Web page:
After our genetics appointment, we made our way to admitting and Same Day Surgery. Mady stuck by her sissy's side every step of the way.
Belle was so nervous but the nurses at Cincinnati Children's are priceless. They treated Tubey Puppy as another patient the entire time..
Both Annabelle and Tubey Puppy got their arm bands. Annabelle always has a second red band to indicate all her allergies.. Tubey Puppy had one too that read "Allergic to Chocolate"... bc.. he's a dog.
Once we were settled into our room, the team began to meet us before the procedure.. this is when the doctors, nurses, surgeons, anesthesiologists etc will come to discuss and confirm one last time our game plan. These conversations are critical and typically where I will sit on the opposite side of the room from my family so the doctors can have my full undivided attention and I can assure everything will go according to plan..
1st problem: They had the wrong GI surgeon scheduled for the OR with Annabelle. I immediately stopped our movement and demanded an explanation. I was under the impression that Dr. Kaul would be performing the surgery but apparently, they scheduled one of his colleagues instead. I wasn't happy, mostly because of the sudden change of plans. but I agreed that I would allow him to do it but not until I meet with him personally first and we talk. That's my baby you're operating on, I want a face to face conversation on what you're about to do! And thank goodness for it, because when he came to our room, he was under a completely different understanding about the surgery than what was discussed. He had different intentions in the OR than what we talked about with Dr. Kaul on Friday. I made him call Dr. Kaul in front of me so we could all three be on the same page. . . . 45min later, everything was settled and we were back where we should have been - same plan as before, we would be doing everything just like we discussed last week and the new surgeon was brought up to speed on our expectations. My heart was in my throat at the potential of missing this - what if I were the type of mom that doesn't question everything? what if I were passive and allowed doctors tell ME what they're going to do instead of asking questions? What if Annabelle didn't have an advocate that would speak on her behalf? I am not, NOT giving myself a pat on the back by ANY means, bc this is my child and goodness I don't need a kudos for being her mom - but I am simply explaining the horror and fear that I do have if Annabelle didn't have someone to speak for her. What about ALL those kids and people that don't have their voice in the medical world and don't have someone to speak for them? My heart aches and stomach twists at the thought of what happens to them.. how quickly you can become lost, mistreated, mistaken, overlooked and accidents could happen. We are all people, but just because doctors and surgeons make over six figures a year doesn't mean they don't make mistakes, they're humans. And it's our job to be a solid second set of eyes, especially when it's your baby under the knife.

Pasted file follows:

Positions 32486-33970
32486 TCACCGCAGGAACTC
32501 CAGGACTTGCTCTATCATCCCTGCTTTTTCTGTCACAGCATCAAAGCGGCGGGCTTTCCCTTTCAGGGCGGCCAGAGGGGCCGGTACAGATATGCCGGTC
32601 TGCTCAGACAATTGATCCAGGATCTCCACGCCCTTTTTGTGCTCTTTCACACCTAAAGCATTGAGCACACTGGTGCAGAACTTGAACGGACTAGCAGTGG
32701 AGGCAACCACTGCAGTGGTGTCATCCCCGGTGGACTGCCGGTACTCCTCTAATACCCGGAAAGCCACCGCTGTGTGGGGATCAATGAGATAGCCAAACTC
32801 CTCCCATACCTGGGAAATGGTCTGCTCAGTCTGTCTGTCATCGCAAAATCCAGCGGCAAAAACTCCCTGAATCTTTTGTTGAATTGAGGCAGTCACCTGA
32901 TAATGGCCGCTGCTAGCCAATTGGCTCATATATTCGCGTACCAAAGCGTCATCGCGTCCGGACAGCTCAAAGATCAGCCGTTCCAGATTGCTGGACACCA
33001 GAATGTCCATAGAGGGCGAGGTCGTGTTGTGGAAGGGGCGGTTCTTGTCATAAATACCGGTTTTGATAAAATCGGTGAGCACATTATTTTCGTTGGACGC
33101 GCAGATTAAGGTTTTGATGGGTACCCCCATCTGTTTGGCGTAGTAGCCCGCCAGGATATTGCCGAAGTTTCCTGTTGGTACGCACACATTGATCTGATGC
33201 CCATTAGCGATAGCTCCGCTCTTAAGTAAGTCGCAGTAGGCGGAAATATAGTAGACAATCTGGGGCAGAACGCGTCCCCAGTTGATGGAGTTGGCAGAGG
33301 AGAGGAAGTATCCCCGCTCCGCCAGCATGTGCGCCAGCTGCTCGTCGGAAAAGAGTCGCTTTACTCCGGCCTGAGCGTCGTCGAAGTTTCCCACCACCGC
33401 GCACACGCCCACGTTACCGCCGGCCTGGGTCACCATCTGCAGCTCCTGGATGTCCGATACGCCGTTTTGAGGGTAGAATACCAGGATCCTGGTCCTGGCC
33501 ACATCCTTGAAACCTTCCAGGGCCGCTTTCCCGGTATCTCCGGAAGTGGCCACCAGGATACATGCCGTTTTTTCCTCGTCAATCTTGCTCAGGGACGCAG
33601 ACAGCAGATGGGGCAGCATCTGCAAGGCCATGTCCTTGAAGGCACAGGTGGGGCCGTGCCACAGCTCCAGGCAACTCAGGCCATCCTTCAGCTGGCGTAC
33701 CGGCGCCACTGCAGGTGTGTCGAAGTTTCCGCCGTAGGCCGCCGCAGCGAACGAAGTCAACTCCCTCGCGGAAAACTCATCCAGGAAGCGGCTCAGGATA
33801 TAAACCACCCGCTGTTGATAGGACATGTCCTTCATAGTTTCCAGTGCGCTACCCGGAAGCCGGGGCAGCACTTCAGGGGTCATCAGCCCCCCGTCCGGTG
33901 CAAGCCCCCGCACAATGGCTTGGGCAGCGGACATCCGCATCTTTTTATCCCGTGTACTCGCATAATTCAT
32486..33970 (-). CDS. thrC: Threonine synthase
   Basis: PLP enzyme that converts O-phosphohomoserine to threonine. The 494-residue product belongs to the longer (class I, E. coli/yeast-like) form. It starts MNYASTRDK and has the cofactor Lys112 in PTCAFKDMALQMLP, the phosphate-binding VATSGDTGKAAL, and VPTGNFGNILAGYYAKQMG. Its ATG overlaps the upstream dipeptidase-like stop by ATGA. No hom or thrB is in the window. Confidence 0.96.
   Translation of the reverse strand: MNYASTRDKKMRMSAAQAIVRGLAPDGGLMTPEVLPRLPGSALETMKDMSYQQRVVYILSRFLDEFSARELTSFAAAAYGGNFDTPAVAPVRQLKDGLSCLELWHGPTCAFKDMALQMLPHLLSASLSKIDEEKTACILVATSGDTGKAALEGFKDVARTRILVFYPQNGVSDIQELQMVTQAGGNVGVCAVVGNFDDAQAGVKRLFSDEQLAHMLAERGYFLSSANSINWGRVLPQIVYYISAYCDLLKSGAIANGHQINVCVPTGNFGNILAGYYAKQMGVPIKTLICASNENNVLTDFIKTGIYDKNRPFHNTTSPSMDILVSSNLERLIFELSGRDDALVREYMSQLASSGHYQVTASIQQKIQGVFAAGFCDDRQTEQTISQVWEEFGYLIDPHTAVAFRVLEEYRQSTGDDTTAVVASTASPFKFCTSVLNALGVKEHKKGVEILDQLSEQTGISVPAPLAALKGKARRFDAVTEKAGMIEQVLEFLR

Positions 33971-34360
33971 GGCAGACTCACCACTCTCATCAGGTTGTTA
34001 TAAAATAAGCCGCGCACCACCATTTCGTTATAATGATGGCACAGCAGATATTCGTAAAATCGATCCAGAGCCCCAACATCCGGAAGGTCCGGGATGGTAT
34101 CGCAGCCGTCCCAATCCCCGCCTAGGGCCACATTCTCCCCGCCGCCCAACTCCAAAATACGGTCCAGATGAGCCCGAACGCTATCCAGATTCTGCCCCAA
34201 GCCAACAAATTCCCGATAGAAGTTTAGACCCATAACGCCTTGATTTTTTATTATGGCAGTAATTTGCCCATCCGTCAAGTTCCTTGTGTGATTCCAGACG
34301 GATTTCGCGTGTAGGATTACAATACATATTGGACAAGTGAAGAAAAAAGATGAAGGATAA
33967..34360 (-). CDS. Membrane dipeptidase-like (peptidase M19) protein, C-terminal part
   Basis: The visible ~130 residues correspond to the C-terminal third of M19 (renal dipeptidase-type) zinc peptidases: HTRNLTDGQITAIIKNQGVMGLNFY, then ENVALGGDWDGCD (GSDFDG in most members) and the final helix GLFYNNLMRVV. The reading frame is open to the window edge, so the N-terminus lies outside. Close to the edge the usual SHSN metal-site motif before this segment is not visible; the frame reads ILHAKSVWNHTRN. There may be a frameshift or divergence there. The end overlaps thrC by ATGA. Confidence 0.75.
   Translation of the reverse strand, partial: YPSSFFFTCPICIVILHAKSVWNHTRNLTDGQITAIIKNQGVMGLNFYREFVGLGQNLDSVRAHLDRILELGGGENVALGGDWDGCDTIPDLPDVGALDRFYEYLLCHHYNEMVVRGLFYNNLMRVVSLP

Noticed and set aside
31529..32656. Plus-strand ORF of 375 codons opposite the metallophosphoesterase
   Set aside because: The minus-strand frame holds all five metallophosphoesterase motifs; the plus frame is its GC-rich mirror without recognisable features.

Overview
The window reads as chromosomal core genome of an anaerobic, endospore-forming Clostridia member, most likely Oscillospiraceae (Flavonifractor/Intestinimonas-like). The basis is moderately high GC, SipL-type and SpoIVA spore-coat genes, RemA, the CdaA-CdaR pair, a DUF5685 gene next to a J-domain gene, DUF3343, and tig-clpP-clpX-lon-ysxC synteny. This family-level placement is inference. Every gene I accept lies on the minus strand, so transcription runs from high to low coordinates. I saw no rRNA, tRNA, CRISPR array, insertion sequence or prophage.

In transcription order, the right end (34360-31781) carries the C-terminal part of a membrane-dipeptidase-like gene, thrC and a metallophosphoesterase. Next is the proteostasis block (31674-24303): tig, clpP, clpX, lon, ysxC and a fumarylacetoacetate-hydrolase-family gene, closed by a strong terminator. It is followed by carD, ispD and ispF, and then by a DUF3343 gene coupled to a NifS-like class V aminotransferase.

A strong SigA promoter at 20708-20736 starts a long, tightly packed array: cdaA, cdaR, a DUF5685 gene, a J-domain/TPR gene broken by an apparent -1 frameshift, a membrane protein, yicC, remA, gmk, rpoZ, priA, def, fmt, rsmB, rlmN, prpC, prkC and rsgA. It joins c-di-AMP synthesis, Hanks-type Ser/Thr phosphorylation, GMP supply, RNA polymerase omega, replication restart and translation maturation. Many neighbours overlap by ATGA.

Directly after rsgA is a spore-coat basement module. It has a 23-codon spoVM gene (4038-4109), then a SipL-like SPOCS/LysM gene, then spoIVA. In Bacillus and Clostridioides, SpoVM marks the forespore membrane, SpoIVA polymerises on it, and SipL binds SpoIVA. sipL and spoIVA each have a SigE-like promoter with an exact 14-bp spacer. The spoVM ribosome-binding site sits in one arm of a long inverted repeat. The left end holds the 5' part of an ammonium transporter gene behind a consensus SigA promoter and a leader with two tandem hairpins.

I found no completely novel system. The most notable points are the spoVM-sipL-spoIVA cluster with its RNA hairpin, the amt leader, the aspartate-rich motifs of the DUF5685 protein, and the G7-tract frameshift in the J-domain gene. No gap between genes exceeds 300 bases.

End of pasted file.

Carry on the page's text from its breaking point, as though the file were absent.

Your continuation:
:stepping off soap box: